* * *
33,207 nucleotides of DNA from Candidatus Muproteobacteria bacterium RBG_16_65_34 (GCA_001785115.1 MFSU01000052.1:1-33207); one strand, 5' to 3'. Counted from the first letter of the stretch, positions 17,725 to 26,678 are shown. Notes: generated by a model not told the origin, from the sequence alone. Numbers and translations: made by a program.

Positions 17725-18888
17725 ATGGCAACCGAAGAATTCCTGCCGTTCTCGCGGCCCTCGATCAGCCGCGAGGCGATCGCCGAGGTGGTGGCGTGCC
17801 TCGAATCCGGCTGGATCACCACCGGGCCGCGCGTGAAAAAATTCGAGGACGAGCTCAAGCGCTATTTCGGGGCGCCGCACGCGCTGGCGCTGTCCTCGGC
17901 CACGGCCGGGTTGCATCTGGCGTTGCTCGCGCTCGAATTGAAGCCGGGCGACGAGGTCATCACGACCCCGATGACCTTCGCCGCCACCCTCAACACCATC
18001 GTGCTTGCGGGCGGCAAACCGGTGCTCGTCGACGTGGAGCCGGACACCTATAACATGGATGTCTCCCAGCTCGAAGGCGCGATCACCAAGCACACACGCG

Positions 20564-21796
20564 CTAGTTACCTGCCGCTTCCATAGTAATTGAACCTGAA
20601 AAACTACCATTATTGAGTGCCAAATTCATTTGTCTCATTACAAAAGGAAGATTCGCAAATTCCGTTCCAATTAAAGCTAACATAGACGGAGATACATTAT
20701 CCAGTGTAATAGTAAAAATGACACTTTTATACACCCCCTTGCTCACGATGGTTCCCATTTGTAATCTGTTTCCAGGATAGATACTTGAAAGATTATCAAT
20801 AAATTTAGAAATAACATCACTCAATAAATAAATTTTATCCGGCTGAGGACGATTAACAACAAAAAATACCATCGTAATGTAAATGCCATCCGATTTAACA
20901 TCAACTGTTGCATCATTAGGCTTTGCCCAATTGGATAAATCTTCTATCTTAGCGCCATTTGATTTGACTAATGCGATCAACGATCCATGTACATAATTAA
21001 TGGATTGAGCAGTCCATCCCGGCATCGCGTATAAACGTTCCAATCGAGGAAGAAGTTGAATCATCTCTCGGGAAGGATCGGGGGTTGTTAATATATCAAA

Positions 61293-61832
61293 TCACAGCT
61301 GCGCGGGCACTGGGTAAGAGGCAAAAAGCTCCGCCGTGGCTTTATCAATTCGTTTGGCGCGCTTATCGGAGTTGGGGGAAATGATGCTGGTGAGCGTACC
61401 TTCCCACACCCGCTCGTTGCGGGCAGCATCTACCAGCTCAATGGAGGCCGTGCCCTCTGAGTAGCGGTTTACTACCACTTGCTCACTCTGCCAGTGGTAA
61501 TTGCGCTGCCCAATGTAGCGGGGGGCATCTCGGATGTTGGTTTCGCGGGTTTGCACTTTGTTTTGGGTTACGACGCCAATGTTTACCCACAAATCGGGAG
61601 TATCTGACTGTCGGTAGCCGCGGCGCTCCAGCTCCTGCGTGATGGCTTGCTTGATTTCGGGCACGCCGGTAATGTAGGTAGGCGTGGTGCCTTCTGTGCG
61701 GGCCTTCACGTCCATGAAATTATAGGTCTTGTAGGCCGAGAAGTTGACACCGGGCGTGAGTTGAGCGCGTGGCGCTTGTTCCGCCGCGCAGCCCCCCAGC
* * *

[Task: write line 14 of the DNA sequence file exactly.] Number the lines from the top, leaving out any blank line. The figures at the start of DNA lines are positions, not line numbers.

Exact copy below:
Positions 61293-61832